Step 5: Ensure Proper Technical SEO

Earlier-stage SaaS companies typically spend too much time worrying about technical SEO. However, for large and established websites, technical SEO becomes very important.

Technical SEO is ensuring that your website is optimized, from a technical point of view, for Google’s crawlers and searchers. 

At a minimum, you should ensure that your website has a working sitemap and that you’ve submitted it with Google Search Console (GSC). You also want to make sure that you are internally linking your web pages to each other. Internal linking is arguably the most important technical SEO concept and will help Google understand how all of the pages on your website are interconnected and related. Internal links are also crucial for passing page authority across your website.

We wrote a comprehensive guide to technical SEO, which recaps 15 best practices to remember when building your website.

Step 6: Repurpose Content to Other Channels

As mentioned previously in this article, building an SEO channel takes time. But the good news is that by building out the portfolio of content on your website, you’re also creating a lot of collateral that you can repurpose onto other channels.

For example, if you’ve created a long-form blog post for SEO, there may also be an opportunity to create a LinkedIn carousel or a Twitter thread on the topic, as I’ve done here — repurposing our article on hiring freelance writers:

And if you’ve got an email newsletter, you should share all of this content there, too.

By driving traffic to your website from channels other than organic search, you can actually have a very positive impact on the performance of your pages in search. Off-page traffic from a social channel or from an email newsletter is a confirmed Google ranking factor, according to Backlinko. As just one example, on the Optimize podcast, Aakash Shah reiterated that the positive traffic gains he was seeing on TikTok and YouTube were having a direct impact on the rankings of his pages in organic search.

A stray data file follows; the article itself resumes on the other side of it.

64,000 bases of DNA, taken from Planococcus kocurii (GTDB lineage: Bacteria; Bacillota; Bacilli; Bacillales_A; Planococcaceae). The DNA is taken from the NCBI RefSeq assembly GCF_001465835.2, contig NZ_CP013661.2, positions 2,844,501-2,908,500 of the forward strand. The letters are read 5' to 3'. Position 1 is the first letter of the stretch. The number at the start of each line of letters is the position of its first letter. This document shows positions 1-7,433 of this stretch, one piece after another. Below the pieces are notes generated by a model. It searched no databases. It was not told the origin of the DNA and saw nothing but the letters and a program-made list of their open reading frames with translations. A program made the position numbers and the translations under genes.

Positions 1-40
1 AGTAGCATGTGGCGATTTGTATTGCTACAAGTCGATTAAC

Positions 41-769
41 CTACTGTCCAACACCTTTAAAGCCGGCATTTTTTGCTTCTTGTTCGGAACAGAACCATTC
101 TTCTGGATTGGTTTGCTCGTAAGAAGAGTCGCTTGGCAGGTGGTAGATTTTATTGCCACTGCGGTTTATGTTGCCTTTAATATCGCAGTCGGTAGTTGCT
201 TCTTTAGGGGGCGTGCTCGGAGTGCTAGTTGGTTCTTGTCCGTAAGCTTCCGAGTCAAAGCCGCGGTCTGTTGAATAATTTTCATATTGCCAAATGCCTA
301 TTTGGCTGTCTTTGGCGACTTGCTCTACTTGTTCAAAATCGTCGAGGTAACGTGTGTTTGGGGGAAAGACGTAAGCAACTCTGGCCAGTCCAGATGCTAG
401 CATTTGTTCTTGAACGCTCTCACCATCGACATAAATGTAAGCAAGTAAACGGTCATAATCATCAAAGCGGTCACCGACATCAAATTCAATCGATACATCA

3 Mistakes SaaS Companies Make With SEO 

There is so much to do when it comes to building an organic search channel. Unfortunately, there are quite a few gotchas and common mistakes that SaaS companies will make when doing so.

1. Overly Promotional Content

You should create content that is beneficial for the searcher. And often, that means making content that isn’t overly promotional about your product or service. A mistake that SaaS companies make is creating content that targets a high- or middle-of-the-funnel keyword but approaching that piece as if it were a bottom-of-the-funnel piece of content.

Do what is best for the searcher, and if that means promoting your product within the body of the article, then do it. But try to avoid stuffing too much marketing material into a blog post if it would feel unnatural or unhelpful for the reader.

We’re a SaaS company ourselves, and you’ve seen us mention some of our core products when relevant and helpful within this piece of content. We’ve also mentioned some of our popular competitors. 

You can also use CTAs strategically within your blog pages, including in the sidebar, within the body of the article, and at the end of the piece of content. Our Content Analytics toolset can be helpful for positioning your CTAs within the bodies of your pages. Did you like that product plug?

2. Only Focusing on the Bottom of the Funnel

As mentioned previously, you’ll want to create content across the different stages of your funnel. For one thing, it can be helpful for reaching a larger audience of potential buyers earlier in their sales journeys. But it’s also critical for building your website’s topical authority or relevance — in other words, showing Google that your website is an excellent source of information on a particular topic.

A mistake that SaaS companies will make is focusing only on the highest-intent keywords at the bottom of their funnel. As a result, it will often be a lot harder to rank these pages in organic search, and they are likely missing out on quite a bit of valuable traffic in the earlier stages of the funnel.

3. Large Amounts of Low-Quality Content

When you’re just starting out, doing the first two things right — the right keywords and the right content — is where you should be spending most of your time.

Unfortunately, many SaaS companies will pick all the right keywords and then create a large amount of very low-quality content shortly after that.